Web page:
Weird stuff from Romm

It seems to have become axiomatic in some parts that Gore can do no wrong; Joe Romm has a long column (disclaimer: the column is too long for me to bother read it all) devoted to this implausible assumption, with which I disagree. It’s yet more of that tedious business with the slide that got pulled. As RP Jr apparently says Gore was right to admit that the slide was problematic and then pull it from his talk. Romm’s answer is Gore never admitted the slide was “problematic,” in the way Pielke is implying. He simply agreed to remove the slide after the Belgians backtracked about what they will [sic] had previously said about their data. I have talked to the Gore folks. Has Pielke? I don’t think the plucky little Belgians have backtracked about anything. But more interesting is Romm’s description of Gore’s fact-checking process. It is so comically inept that it’s astonishing they are prepared to admit to it (as we shall see, I also consider it to be implausible).

Romm reports: Charles Blow publishes an article in the New York Times (May 31, 2008) that uses a cute graphic of disasters derived from the CRED report that the Gore folks like, so they ask the CRED folks for a copy of their report. They don’t ask the CRED folks “we want to say X, backed up by your slide: do you agree with that interpretation”, presumably because that would be far too easy. Oh no, what happened is that the Gore folks monitored the NYT to see if CRED was critical of how Blow used their slide. Can you imagine this? Every morning they open the paper and scan though it looking for something from CRED. A week goes by, then a month. Still nothing. “Do you think we have waited long enough?” they say to each other. “I don’t know. How long does the post take to reach Belgium?” they reply. “Do you think we might perhaps simply ask CRED what they think of Blow’s column?” inquires one of the more sensible people. “Oh no, that would be too easy” says another. Apart from the obvious stupidity of this approach, there is always the possibility that CRED did write in bitterly complaining, but the rag didn’t print them. Perhaps CRED don’t even read the rag concerned. More likely, CRED shrugged their shoulders at yet another misinterpretation of their data.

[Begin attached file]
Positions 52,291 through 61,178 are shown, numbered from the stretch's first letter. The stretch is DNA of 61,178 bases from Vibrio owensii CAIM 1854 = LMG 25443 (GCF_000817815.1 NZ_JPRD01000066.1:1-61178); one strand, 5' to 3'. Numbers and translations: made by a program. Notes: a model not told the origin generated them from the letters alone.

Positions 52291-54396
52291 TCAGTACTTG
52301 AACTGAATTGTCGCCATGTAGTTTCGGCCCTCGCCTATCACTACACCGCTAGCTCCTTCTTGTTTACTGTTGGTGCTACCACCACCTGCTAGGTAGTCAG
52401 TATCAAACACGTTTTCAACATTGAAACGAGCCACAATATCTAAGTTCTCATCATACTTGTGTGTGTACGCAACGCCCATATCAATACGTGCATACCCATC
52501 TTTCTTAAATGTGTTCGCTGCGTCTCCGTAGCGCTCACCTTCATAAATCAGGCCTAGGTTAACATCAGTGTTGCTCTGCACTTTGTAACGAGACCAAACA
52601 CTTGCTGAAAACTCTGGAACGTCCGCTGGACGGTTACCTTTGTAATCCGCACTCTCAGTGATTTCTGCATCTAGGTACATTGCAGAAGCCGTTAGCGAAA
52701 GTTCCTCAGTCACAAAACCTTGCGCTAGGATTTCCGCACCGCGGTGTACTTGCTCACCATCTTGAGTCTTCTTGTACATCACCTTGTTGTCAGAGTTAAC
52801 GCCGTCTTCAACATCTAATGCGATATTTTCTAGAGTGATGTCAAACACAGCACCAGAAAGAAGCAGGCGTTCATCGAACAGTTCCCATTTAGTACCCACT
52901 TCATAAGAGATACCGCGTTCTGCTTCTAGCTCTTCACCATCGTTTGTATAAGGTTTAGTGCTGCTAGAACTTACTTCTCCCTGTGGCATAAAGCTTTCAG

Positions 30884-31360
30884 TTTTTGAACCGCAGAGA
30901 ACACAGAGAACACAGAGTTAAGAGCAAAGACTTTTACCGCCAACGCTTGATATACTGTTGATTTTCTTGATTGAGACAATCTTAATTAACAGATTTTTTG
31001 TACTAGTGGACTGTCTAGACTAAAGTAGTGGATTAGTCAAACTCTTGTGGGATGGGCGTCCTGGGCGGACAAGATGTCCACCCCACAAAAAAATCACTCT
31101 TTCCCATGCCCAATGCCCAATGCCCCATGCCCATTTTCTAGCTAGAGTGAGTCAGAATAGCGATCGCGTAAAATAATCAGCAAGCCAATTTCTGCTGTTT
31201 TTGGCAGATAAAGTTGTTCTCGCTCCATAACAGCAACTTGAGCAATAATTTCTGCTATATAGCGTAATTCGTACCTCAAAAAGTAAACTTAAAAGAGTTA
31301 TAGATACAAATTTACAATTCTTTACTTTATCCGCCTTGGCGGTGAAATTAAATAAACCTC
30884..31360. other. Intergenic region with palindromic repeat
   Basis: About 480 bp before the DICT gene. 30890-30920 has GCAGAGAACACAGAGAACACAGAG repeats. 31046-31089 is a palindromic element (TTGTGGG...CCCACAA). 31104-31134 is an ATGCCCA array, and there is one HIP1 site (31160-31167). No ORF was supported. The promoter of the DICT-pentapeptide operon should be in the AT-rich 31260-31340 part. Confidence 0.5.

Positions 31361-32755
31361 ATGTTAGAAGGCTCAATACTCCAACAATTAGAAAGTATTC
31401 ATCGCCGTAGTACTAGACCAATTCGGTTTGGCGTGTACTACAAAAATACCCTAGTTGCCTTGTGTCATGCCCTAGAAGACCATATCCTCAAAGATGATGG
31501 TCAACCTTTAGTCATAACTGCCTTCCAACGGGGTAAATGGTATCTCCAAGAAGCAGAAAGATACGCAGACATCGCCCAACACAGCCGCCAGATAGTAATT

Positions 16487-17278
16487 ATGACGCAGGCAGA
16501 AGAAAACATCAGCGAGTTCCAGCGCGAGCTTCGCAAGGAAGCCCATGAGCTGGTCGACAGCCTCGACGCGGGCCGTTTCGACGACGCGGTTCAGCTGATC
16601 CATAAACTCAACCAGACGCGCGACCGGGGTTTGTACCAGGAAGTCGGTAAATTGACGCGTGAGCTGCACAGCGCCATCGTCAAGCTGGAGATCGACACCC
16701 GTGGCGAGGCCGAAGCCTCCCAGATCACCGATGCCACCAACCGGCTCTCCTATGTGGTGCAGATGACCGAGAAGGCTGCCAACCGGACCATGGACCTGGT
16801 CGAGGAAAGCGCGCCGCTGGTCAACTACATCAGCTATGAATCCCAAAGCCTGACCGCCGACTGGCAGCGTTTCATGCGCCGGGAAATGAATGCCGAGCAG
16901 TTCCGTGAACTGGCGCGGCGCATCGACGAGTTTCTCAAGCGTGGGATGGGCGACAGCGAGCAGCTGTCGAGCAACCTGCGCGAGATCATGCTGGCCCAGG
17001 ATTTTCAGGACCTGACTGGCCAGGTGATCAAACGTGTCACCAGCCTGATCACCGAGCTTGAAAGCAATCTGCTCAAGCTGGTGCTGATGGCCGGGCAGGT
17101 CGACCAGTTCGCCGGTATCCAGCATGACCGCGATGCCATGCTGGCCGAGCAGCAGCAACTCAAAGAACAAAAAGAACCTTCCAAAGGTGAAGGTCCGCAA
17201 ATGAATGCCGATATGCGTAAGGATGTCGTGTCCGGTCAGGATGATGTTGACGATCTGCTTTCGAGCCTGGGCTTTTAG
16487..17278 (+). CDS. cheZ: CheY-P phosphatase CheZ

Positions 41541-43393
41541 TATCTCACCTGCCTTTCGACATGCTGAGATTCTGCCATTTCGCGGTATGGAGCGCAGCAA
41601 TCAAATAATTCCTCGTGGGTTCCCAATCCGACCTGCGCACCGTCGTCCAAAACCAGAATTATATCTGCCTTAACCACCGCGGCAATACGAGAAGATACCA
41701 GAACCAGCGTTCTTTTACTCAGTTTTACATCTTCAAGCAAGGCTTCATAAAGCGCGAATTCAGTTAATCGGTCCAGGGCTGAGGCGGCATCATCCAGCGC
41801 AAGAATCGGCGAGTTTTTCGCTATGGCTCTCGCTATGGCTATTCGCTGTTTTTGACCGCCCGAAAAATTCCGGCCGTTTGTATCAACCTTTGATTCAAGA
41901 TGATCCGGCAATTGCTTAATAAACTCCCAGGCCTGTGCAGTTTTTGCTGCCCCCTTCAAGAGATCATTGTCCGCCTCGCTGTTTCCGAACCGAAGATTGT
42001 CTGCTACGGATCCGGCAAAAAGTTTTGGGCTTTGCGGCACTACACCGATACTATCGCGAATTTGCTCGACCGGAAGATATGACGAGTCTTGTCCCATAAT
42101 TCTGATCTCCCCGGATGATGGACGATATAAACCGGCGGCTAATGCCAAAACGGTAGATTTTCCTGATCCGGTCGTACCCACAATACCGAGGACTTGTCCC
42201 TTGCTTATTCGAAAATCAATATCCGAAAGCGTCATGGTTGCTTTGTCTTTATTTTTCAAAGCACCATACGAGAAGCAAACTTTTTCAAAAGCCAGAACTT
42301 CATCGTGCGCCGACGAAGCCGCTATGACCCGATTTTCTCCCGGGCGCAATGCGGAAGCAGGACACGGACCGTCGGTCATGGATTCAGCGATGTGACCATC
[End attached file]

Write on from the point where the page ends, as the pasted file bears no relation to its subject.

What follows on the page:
The following twaddle dancing around the word “this” is just too embarassing to read.

Meantime, my apologies for wasting my and your time with this trivia. I need to get back to the runaway stuff (thank you for your comments), and there are piles of other things to finish off.

[Update: the lapine one provides a transcript -W]

Comments

  1. #1 crf
    2009/03/03

    Whenever Romm reads something of Pielke’s, he ought to sleep on it for a week before writing. If whatever Pielke wrote is still somehow relevant, then write about it: otherwise, forget about it.

    It isn’t about what Gore did, or what the NYtimes did. Once Romm reads what Pielke’s take on something is, he’ll find some fault in the presentation (which is too easy to do). This sticks in Romm’s craw. But then the original issue becomes secondary.

  2. #2 Eli Rabett
    2009/03/04

    The issue about whether there is yet an observable increase in disaster damage from increases in greenhouse gas concentrations is not settled, but there are very strong indications that this is so. The issue of whether there will be a significant increase in the future is different. There is strong agreement that there will be.

    The CRED statement (Pielke quoted this) is (emph added)

    Indeed, justifying the upward trend in hydro-meteorological disaster occurrence and impacts ESSENTIALLY through climate change would be misleading. Climate change is PROBABLY an actor in this increase but not the major one- even if it impact on the figures will likely become MORE EVIDENT in the future. The task of identifying the possible impact of the climate change on the EM-DAT figures is complicated by the existence of several concomitant factors.

    In addition to the usual factors cited by Pielke which have increased the costs, building in flood zones, etc, there are others which have reduced the losses, better building codes in hurricane areas. In this case, Gore was probably about as right as Roger, or a bit more so. Certainly the major insurers are coming over to Gore’s side of this.

    Finally, if you think that Romm is parsing, what about Roger?

    [That's all very well, but the issue here is the Gore folk's use of one slide. I notice you're not defending that, or their absurd methods in this case. As to whether there is a connection between climate change and disasters, I have no objection to their being one, and I'm certainly not saying there isn't one - I'm saying that Gore should be using and reporting the correct evidence.

    As to RP, I was going to reply "Oh, Roger is a terrible parser", but you've linked to Romm parsing again, so I'm not sure what you point is. If you think Roger is being inconsistent, that is possible, though without checking I'd be doubtful, as he is usually quite careful -W]

  3. #3 Magnus W
    2009/03/04

    I think that this also might serve as a good wake up call for parts of the media… words is easily twisted and it might be good to actually check with the source before writing stuff…